European Court could have jurisdiction over UK law during Brexit transition
The European Court of Justice could continue to exercise jurisdiction over UK law during the transition to Brexit, under the terms of a new position paper published by the Government.
And any new dispute resolution mechanism created to adjudicate on post-Brexit rows between the UK and EU could be required to take account of, or even be bound by, the rulings of the Luxembourg-based court.
The paper released by David Davis's Department for Exiting the EU (DExEU) ruled out any direct ECJ jurisdiction over UK law following Brexit, which ministers branded unnecessary, inappropriate and unprecedented.
It said that legal disputes involving individuals and businesses should in future be decided within the UK judicial system, with the Supreme Court as the final arbiter.
And it said a new dispute resolution mechanism - which could involve a joint committee or arbitration panel - will have to be created to deal with disagreements over the interpretation and application of the Brexit deal. The mechanism could be triggered if either side believes the other is failing to implement the terms of the agreement or has introduced legislation which breaches it.
But the DExEU document did not rule out the ECJ maintaining its authority during the transitional period which is expected to last a number of years after the March 2019 deadline for Brexit, saying only that Britain will "work with the EU" on the design of interim judicial arrangements.
And it set out a range of existing arrangements involving the ECJ which could act as possible models for the new mechanism.
These include the EU's agreement with European Free Trade Association (Efta) states like Norway and Iceland, which demands that "due account" be paid to the court's rulings, and a treaty with Moldova which requires an arbitration panel to be bound by its interpretation of EU law.
The DExEU document makes clear that Britain is not committed to following any of these existing models. But it does not explicitly rule out any scenario other than direct ECJ jurisdiction.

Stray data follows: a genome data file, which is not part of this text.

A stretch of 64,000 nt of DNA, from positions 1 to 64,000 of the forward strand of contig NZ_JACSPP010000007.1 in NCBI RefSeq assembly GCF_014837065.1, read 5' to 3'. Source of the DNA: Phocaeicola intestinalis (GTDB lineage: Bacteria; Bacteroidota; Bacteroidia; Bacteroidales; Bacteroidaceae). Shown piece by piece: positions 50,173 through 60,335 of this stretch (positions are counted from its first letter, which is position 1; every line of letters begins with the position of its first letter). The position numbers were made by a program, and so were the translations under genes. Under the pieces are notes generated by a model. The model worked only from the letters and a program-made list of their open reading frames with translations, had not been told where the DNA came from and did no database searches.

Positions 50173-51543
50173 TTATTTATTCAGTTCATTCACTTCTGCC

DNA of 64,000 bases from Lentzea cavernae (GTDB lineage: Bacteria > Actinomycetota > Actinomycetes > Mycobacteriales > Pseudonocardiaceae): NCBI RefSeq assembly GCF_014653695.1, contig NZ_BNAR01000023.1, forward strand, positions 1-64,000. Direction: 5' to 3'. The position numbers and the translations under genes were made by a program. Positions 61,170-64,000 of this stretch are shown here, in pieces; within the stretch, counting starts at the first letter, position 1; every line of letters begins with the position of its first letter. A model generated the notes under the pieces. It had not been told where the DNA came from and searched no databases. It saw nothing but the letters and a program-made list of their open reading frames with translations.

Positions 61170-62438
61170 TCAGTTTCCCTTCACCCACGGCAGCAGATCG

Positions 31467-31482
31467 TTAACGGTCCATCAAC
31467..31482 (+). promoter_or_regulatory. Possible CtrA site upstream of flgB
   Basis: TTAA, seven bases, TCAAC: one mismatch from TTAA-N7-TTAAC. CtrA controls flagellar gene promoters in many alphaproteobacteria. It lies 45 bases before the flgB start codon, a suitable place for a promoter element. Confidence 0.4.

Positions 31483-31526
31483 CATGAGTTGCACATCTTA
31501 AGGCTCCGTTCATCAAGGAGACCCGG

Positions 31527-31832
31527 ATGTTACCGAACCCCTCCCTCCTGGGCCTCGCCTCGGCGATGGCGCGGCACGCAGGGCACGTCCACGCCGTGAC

Speaking shortly before the paper's publication, Prime Minister Theresa May insisted that the UK would "take back control" of its laws after Brexit.
"What is absolutely clear, when we leave the European Union we will be leaving the jurisdiction of the European Court of Justice," she said during a visit to Guildford in Surrey. "What we will be able to do is to make our own laws.
"Parliament will make our laws. It is British judges who will interpret those laws and it will be the British Supreme Court that will be the arbiter of those laws."
The DExEU document states that Britain's aim is to "maximise certainty" for individuals and businesses and to ensure that they can "effectively enforce their rights in a timely way", while respecting the autonomy of UK and EU legal systems.
At a press conference in Brussels, European Commission spokesman Alexander Winterstein declined to comment on the UK proposals, but said that the EU's position was "very clear, very transparent and unchanged".
The remaining 27 EU states have approved negotiating guidelines which envisage the ECJ retaining authority over the interpretation and implementation of the Brexit agreement and oversight of the treatment of European citizens in the UK.
Labour peer Lord Adonis, a leading supporter of the Open Britain campaign against a hard Brexit, said: "This is a climbdown camouflaged in jingoistic rhetoric. Even if we leave the single market, European judges will still have considerable power over decisions made in the UK.
"It would make far more sense for the Government to negotiate continued membership of the customs union and single market. Otherwise, we get the worst of all worlds - a worse deal on trade and jobs than now, yet no extra control over anything for real."
Liberal Democrat Brexit spokesman Tom Brake said: "The Government has produced a position paper without a clear position. No-one reading this paper will have a clue what they actually want.
"It's a desperate attempt to hold together a divided Conservative Party and prevent a rebellion amongst Eurosceptic backbenchers.
"Despite Theresa May's tub-thumping rhetoric, it's clear that protecting British trade, security and families will mean accepting a role for the European Court."